Friday, 8 April 2016

World Twenty20 reflections

Friday, 8 April 2016
Four balls, four sixes. The final was over, just like that. A final full of twists and turns; ups, downs, and ups again; forty overs filled with drama. England found themselves in a strong position with the West Indies needing 19 runs from the last six balls, but Carlos Brathwaite only needed four of those to pull off a spectacular win. It was one of those brilliant, freakish innings that you can't count on to happen, and yet happen they do. England, and especially the bowler Ben Stokes, were left heartbroken. For the West Indies, it was time to celebrate.

But as painful as that final turned out to be, to finish the tournament as runners up is still a great achievement for this very young England side. It was a team that had made tonnes of progress over the past year, but over which there were still plenty of questions to be answered, plenty of new tests to be had. It was a team with minimal experience of playing in India, and a side that still seemed to be searching for its best eleven. It was a team filled with the optimism of youth and promising results over the past year, but whose confidence might easily have been dented by a Twenty20 series defeat in South Africa, with many also involved as a 2-0 lead was surrendered in the ODI series. It was a team that had the potential to do something, but just as much potential to crash out in dramatic fashion.

And after a game and a half, it was the latter that seemed the most likely outcome. An opening loss to a Chris Gayle-inspired West Indies, and the tall task of chasing down 230 against South Africa. The tournament had barely begun and England were already facing an uphill task to make it through to the next stage.

But there was Joe Root, and Jason Roy, and Jos Buttler. The total was, unbelievably, chased down. That mantra of no fear, to always play with confidence and aggression, didn't look quite so foolish as it sometimes could. This was a team that backed themselves, a team on the up. They stumbled against Afghanistan but they still came on through, then delivered two of their best and most complete performances in matches against Sri Lanka and New Zealand - the first an effective knock out game, the second being the semi final.

The players were coming through, making their mark on the big stage. The ones you'd expect - Joe Root and Jos Buttler making key innings with the bat, Ben Stokes taking on key overs at the death. And then those perhaps less heralded faces. Chris Jordan, often maligned, but who has turned into England's main man with the ball at the death of an innings. Liam Plunkett, in and out of the side, but becoming England's most economical bowler once he found his way back in. David Willey, England's leading wicket taker who earned a spot in the team of the tournament. Jason Roy was another rising England star who made that team (Root and Buttler being the other England men), his innings of 78 against New Zealand being a particular highlight.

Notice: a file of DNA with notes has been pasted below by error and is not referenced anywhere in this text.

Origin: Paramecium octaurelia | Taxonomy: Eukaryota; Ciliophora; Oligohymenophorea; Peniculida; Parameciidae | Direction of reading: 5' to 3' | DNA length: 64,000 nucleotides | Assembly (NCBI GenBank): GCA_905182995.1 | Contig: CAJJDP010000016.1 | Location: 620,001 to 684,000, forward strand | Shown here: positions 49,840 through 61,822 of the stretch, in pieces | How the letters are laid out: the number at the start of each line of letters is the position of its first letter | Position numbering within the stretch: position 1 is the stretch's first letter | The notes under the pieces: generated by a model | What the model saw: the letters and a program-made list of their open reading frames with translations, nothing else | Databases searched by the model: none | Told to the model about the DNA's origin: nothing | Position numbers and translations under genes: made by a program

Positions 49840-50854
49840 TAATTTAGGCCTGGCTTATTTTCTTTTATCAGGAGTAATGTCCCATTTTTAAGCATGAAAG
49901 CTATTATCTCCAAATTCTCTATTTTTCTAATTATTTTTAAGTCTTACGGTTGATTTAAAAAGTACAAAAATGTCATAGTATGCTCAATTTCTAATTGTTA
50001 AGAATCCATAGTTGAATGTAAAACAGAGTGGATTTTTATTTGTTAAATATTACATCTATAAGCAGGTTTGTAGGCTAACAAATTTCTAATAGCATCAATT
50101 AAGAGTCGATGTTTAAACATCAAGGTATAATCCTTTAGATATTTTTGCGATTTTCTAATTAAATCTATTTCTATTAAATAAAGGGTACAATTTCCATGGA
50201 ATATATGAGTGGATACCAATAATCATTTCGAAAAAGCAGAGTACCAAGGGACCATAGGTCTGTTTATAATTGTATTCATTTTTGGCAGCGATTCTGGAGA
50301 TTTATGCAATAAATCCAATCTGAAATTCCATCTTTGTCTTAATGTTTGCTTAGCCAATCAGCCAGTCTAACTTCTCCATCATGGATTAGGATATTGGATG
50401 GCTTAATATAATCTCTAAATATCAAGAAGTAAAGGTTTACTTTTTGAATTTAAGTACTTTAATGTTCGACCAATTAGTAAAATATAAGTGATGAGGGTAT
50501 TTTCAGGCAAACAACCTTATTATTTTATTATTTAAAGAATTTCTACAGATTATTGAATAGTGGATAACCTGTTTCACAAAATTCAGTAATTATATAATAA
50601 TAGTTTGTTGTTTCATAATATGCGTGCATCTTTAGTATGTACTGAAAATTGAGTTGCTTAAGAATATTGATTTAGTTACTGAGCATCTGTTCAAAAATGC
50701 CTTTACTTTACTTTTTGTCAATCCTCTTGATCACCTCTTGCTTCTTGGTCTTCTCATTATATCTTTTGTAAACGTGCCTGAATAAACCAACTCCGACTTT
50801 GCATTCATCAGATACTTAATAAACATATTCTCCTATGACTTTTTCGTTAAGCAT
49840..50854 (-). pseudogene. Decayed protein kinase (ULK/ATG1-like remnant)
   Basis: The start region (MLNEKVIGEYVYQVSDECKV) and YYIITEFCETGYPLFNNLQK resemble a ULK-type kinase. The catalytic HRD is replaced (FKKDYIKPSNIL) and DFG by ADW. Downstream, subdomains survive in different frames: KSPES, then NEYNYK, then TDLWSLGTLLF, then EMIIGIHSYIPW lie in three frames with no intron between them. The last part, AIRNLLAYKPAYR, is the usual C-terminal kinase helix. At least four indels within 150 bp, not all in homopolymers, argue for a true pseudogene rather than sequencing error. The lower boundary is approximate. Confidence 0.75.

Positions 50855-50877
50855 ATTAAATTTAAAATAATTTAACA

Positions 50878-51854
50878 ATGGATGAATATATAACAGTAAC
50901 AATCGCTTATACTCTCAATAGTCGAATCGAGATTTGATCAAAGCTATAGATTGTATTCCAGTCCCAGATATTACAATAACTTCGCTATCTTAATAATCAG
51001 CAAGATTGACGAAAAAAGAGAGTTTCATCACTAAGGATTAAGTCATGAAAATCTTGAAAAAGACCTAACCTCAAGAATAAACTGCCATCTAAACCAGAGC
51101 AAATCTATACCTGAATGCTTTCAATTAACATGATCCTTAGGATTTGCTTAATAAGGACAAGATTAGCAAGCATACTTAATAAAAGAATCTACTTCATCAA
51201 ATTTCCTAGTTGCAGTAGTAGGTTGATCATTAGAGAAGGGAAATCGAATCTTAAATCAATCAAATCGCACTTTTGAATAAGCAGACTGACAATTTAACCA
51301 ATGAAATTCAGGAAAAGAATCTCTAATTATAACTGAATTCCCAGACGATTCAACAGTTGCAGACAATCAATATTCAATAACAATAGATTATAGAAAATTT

The final, well, it was a bit of a rollercoaster. 23/3 down in the powerplay, a recovery led by Root and Buttler, then further stumbles, comebacks, and stumbles. 155/9 was a total that didn't quite look enough, but at the same time a decent total considering the start they made. And it looked a better total after Joe Root - of all people - opened the bowling and dismissed both openers Johnson Charles and Chris Gayle. England were taking wickets and keeping things tight, but they couldn't budge Marlon Samuels, his 85* keeping West Indies in the game. But still, with 19 required from the last six balls, England had to be the favourites. Then there was Carlos Brathwaite.

Ben Stokes will be hurting after that final, after that over. But it's what sport is about: those amazing moments for one team that are so heartbreaking for the other side; those setbacks and how the person responds. Stokes has already had his share of setbacks in his brief career, and still has come back to do brilliant things. And I would back him again, he will learn from this experience and come back stronger.

Yet still, England can be proud of their performance in this tournament. For an unfancied, unproven team to get to the final - and come so close to winning the thing - is still an achievement, and bodes well for the future. There might still be some maturity to learn, but already they are showing the potential to beat anyone and challenge at the top. And if you compare the team now to how they were after the 50 over World Cup, things are almost unrecognisable. What a difference a year makes. Hopefully the upward curve will only continue.

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